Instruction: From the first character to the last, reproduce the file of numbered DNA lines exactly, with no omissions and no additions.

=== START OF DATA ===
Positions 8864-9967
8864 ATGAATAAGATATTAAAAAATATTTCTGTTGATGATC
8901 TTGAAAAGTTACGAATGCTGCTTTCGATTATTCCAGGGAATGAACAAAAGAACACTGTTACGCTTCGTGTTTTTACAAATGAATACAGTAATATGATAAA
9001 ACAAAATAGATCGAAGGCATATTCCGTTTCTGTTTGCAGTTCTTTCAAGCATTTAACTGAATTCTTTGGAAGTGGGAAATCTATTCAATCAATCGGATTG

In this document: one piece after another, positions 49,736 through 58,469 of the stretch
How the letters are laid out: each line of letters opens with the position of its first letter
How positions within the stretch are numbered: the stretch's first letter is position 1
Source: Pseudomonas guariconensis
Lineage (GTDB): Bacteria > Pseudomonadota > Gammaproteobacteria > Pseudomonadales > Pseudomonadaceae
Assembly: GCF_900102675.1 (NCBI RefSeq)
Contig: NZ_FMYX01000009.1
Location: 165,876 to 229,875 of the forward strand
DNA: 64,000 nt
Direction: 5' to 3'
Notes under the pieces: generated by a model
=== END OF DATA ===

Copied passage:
Positions 8864-9967
8864 ATGAATAAGATATTAAAAAATATTTCTGTTGATGATC
8901 TTGAAAAGTTACGAATGCTGCTTTCGATTATTCCAGGGAATGAACAAAAGAACACTGTTACGCTTCGTGTTTTTACAAATGAATACAGTAATATGATAAA
9001 ACAAAATAGATCGAAGGCATATTCCGTTTCTGTTTGCAGTTCTTTCAAGCATTTAACTGAATTCTTTGGAAGTGGGAAATCTATTCAATCAATCGGATTG

In this document: one piece after another, positions 49,736 through 58,469 of the stretch
How the letters are laid out: each line of letters opens with the position of its first letter
How positions within the stretch are numbered: the stretch's first letter is position 1
Source: Pseudomonas guariconensis
Lineage (GTDB): Bacteria > Pseudomonadota > Gammaproteobacteria > Pseudomonadales > Pseudomonadaceae
Assembly: GCF_900102675.1 (NCBI RefSeq)
Contig: NZ_FMYX01000009.1
Location: 165,876 to 229,875 of the forward strand
DNA: 64,000 nt
Direction: 5' to 3'
Notes under the pieces: generated by a model